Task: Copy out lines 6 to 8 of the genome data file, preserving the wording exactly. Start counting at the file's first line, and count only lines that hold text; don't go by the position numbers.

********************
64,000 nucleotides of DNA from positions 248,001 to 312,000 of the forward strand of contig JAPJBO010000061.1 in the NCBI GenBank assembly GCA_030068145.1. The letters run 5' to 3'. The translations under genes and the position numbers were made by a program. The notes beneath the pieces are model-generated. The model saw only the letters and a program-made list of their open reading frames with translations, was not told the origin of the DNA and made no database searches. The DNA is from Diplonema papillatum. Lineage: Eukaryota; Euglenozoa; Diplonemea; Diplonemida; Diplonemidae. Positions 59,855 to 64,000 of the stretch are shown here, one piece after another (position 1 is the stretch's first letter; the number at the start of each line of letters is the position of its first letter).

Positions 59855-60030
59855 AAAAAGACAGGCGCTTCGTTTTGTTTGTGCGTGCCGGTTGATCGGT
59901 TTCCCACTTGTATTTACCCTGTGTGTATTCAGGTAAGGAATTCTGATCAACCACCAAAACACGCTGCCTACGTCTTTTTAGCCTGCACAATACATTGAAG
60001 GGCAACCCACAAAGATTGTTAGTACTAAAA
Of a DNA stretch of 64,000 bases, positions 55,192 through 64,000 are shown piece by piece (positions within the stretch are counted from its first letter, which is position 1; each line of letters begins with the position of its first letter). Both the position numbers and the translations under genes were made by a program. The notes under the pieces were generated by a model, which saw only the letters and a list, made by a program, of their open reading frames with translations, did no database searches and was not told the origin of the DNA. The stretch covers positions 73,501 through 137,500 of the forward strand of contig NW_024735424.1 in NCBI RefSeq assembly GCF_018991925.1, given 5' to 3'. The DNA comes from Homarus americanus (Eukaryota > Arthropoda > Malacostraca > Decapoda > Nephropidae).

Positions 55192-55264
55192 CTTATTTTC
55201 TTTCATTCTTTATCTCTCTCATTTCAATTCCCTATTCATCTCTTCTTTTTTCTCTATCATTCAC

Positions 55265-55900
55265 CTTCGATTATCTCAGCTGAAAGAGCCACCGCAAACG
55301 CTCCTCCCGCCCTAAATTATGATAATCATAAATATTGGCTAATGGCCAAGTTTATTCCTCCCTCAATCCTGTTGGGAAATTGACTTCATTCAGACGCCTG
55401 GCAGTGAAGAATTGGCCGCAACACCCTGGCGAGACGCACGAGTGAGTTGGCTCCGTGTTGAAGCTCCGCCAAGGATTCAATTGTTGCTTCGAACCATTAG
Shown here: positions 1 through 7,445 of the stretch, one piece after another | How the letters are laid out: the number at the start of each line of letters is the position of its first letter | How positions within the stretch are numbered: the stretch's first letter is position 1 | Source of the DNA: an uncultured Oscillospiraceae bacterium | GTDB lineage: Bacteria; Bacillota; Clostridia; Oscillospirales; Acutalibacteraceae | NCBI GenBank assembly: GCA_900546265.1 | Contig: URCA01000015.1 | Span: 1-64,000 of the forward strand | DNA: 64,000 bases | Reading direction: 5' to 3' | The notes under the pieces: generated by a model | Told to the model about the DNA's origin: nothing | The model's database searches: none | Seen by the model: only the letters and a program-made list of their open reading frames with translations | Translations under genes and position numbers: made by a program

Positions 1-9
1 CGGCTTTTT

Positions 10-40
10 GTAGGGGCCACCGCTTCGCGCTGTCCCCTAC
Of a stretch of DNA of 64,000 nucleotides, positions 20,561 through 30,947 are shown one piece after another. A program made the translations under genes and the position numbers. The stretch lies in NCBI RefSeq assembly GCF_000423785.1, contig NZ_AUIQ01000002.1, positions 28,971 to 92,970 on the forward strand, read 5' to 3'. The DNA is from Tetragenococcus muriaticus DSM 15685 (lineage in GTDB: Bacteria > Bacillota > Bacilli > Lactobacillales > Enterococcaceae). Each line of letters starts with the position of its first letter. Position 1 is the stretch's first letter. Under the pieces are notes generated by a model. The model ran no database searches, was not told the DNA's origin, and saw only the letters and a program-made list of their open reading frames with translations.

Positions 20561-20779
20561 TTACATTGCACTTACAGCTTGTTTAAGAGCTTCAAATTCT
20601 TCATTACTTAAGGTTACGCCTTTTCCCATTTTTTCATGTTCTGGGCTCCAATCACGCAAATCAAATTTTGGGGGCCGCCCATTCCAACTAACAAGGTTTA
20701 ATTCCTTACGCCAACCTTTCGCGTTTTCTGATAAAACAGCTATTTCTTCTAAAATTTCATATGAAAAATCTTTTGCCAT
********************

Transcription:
Of a DNA stretch of 64,000 bases, positions 55,192 through 64,000 are shown piece by piece (positions within the stretch are counted from its first letter, which is position 1; each line of letters begins with the position of its first letter). Both the position numbers and the translations under genes were made by a program. The notes under the pieces were generated by a model, which saw only the letters and a list, made by a program, of their open reading frames with translations, did no database searches and was not told the origin of the DNA. The stretch covers positions 73,501 through 137,500 of the forward strand of contig NW_024735424.1 in NCBI RefSeq assembly GCF_018991925.1, given 5' to 3'. The DNA comes from Homarus americanus (Eukaryota > Arthropoda > Malacostraca > Decapoda > Nephropidae).

Positions 55192-55264
55192 CTTATTTTC